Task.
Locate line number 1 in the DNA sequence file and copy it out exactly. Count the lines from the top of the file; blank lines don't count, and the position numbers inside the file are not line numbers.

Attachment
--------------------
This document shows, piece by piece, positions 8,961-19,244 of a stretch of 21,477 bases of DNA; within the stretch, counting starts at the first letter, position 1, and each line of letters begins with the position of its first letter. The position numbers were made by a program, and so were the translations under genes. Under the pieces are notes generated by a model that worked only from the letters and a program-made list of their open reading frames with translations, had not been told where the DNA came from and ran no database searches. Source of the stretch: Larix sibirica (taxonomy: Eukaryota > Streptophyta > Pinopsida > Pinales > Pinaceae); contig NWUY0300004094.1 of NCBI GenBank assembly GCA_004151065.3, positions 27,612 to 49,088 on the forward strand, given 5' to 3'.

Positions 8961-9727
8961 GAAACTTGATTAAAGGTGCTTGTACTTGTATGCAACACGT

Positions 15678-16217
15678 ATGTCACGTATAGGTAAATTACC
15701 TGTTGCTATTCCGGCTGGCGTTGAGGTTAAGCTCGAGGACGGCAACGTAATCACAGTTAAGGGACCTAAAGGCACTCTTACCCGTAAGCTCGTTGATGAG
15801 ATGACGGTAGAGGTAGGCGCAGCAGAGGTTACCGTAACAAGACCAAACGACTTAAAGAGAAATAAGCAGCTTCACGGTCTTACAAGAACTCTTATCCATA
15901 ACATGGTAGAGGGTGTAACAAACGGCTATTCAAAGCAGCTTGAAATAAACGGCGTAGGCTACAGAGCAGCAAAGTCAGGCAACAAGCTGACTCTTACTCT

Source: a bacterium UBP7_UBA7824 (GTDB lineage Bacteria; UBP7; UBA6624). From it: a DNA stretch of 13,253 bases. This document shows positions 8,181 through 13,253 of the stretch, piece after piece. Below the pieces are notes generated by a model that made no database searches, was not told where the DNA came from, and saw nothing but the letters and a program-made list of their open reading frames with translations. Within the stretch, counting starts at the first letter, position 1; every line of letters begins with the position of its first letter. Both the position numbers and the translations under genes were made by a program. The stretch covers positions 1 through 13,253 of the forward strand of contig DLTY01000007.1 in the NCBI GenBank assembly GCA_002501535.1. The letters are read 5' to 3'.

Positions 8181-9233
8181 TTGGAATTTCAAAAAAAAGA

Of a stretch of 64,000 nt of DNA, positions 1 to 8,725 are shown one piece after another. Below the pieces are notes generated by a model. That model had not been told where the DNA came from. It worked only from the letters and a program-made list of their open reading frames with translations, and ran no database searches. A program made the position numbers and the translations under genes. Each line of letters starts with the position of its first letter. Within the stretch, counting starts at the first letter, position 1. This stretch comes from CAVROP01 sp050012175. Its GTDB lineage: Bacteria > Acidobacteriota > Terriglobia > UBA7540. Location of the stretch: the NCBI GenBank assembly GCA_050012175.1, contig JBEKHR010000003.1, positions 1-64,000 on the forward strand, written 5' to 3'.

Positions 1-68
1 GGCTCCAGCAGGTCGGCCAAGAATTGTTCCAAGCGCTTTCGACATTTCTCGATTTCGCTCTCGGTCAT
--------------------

This document shows, piece by piece, positions 8,961-19,244 of a stretch of 21,477 bases of DNA; within the stretch, counting starts at the first letter, position 1, and each line of letters begins with the position of its first letter. The position numbers were made by a program, and so were the translations under genes. Under the pieces are notes generated by a model that worked only from the letters and a program-made list of their open reading frames with translations, had not been told where the DNA came from and ran no database searches. Source of the stretch: Larix sibirica (taxonomy: Eukaryota > Streptophyta > Pinopsida > Pinales > Pinaceae); contig NWUY0300004094.1 of NCBI GenBank assembly GCA_004151065.3, positions 27,612 to 49,088 on the forward strand, given 5' to 3'.